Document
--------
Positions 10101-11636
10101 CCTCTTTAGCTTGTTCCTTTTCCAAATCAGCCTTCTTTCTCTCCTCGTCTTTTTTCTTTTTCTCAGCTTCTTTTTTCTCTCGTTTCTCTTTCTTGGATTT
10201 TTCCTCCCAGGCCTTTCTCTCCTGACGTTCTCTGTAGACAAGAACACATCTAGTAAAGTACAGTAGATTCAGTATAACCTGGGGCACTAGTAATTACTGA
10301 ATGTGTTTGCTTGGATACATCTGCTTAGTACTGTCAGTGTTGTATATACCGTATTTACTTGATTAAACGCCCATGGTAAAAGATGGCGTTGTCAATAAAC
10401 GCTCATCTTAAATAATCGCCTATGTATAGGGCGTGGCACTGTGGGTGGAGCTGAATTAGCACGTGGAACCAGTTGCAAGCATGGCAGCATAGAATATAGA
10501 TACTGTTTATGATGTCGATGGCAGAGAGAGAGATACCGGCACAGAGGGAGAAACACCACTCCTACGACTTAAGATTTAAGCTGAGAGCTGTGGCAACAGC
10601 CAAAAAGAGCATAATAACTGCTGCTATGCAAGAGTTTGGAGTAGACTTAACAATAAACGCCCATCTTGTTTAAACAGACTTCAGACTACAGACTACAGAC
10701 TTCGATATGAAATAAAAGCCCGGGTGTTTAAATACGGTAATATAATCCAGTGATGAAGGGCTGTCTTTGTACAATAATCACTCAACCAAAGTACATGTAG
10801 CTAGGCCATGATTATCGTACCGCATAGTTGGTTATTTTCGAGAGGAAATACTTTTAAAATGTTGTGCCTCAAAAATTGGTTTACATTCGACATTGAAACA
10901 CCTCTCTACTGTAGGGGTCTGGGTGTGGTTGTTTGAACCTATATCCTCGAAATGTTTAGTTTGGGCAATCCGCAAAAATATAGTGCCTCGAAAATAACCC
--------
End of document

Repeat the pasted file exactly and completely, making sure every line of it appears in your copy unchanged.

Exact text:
Positions 10101-11636
10101 CCTCTTTAGCTTGTTCCTTTTCCAAATCAGCCTTCTTTCTCTCCTCGTCTTTTTTCTTTTTCTCAGCTTCTTTTTTCTCTCGTTTCTCTTTCTTGGATTT
10201 TTCCTCCCAGGCCTTTCTCTCCTGACGTTCTCTGTAGACAAGAACACATCTAGTAAAGTACAGTAGATTCAGTATAACCTGGGGCACTAGTAATTACTGA
10301 ATGTGTTTGCTTGGATACATCTGCTTAGTACTGTCAGTGTTGTATATACCGTATTTACTTGATTAAACGCCCATGGTAAAAGATGGCGTTGTCAATAAAC
10401 GCTCATCTTAAATAATCGCCTATGTATAGGGCGTGGCACTGTGGGTGGAGCTGAATTAGCACGTGGAACCAGTTGCAAGCATGGCAGCATAGAATATAGA
10501 TACTGTTTATGATGTCGATGGCAGAGAGAGAGATACCGGCACAGAGGGAGAAACACCACTCCTACGACTTAAGATTTAAGCTGAGAGCTGTGGCAACAGC
10601 CAAAAAGAGCATAATAACTGCTGCTATGCAAGAGTTTGGAGTAGACTTAACAATAAACGCCCATCTTGTTTAAACAGACTTCAGACTACAGACTACAGAC
10701 TTCGATATGAAATAAAAGCCCGGGTGTTTAAATACGGTAATATAATCCAGTGATGAAGGGCTGTCTTTGTACAATAATCACTCAACCAAAGTACATGTAG
10801 CTAGGCCATGATTATCGTACCGCATAGTTGGTTATTTTCGAGAGGAAATACTTTTAAAATGTTGTGCCTCAAAAATTGGTTTACATTCGACATTGAAACA
10901 CCTCTCTACTGTAGGGGTCTGGGTGTGGTTGTTTGAACCTATATCCTCGAAATGTTTAGTTTGGGCAATCCGCAAAAATATAGTGCCTCGAAAATAACCC